Psyclops (2002)

Who knew an independent low-budget horror film could actually be a letdown…

by Adam Miller

In THE BLAIR WITCH PROJECT a bunch of college kids run around with handheld cameras. In THE ADVENTURES OF BUCKAROO BANZAI ACROSS THE EIGHTH DIMENSION campy, self-aware characters cross into an alternate dimension. In PSYCLOPS, a bunch of campy, self-aware college kids run around with handheld cameras and cross into an alternate dimension; the best of both worlds it ain’t. But then, maybe this fusing of genres is exactly what this film is going for. After all, the protagonist winds up with a camera literally fused to his head.


My expectations for this film were raised in its opening minutes. The film is made to look like old black and white stock of the usual mad professor standing in front of a contraption he refers to as “the apparatus.” Now, when the word “apparatus” is used in a film, academics’ antennae go up because, according to some theory much of mainstream cinema is designed to cause the viewer to forget the apparatus (the camera, the editing, the projection, etc.). Thus said academics lurv it when they think they’re seeing a movie which is aware of the film theory which supposedly undergirds it. By just watching the first scene, one could be forgiven for thinking that PSYCLOPS is one of those movies. While watching, I notice the camera is being handheld (it’s moving and shaking as the scientist speaks) leaving me with the impression that there is actually another human being in the room with the professor who will become a major character later on. My own awareness of the apparatus of the film camera makes me believe this and this movie just might be smart enough to have the left that clue for me, and, and oh isn’t it fun being in-the-know? You and me movie, we’re going to best of friends!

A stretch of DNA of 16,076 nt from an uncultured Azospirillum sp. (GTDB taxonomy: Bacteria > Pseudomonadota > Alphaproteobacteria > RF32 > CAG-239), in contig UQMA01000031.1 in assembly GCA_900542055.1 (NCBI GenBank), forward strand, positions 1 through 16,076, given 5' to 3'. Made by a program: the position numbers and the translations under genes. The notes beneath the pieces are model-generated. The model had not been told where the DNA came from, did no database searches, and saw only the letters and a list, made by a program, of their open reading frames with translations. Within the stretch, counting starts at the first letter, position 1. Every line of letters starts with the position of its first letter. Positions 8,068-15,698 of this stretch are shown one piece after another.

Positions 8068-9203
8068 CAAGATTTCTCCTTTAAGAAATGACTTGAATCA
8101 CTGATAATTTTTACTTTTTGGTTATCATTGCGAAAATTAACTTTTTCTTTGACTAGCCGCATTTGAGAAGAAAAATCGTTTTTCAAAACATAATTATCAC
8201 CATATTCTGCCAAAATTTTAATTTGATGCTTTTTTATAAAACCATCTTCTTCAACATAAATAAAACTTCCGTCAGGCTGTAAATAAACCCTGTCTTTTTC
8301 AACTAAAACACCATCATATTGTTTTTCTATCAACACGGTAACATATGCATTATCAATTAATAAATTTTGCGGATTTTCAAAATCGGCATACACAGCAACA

No such luck.

After this opening scene the movie goes down the tube real fast. We fast-forward to current day and the day-in-the-life of obnoxious college student Shep who has recently acquired a new handheld camera. He uses this to film his sleeping/showering female college friends. Yeah, amateur actresses’ boobies! In other words, the academic wet dream I had in the film’s first scene is obliterated by the fat-fingered fumblings of GIRLS GONE WILD: NERD EDITION. Oh well. Far, far, far too much time is spent watching Shep’s antics and grating sense of humor. I am unsurprised the film’s producers decided to throw in a few nipple slips to make up for (in their minds) the painful writing. Shep’s humor as best described as condescending nihilism. Which begs the question, where the hell do nihilists get off being condescending? Isn’t that a conflict of terms? One character repeatedly asks Shep to turn his camera off. Shep refuses. Shep’s camera gets broken. Shep gets upset. What did Shep think would happen?

Anyway, Shep and his small band of college friends come upon the Professor’s “apparatus.” It is in fact a machine which opens a portal to another dimension. The effects of this are two-fold. One, in Shep’s case, is that you get a camera fused to the side of your head. Two, is that small potatoes with legs get teleported into the present (see poster image for said potatoes). That’s about it. And that’s about all that’s left of the film. Shep is eventually destroyed but his old college buddies forgive his insanity—he was teleported to another dimension after all! But of course this being a “horror” movie, there has to be a coda. In this case, the coda is of Shep speaking from beyond the grave via video tape (a la SCREAM 2) and then laughing. Fin.

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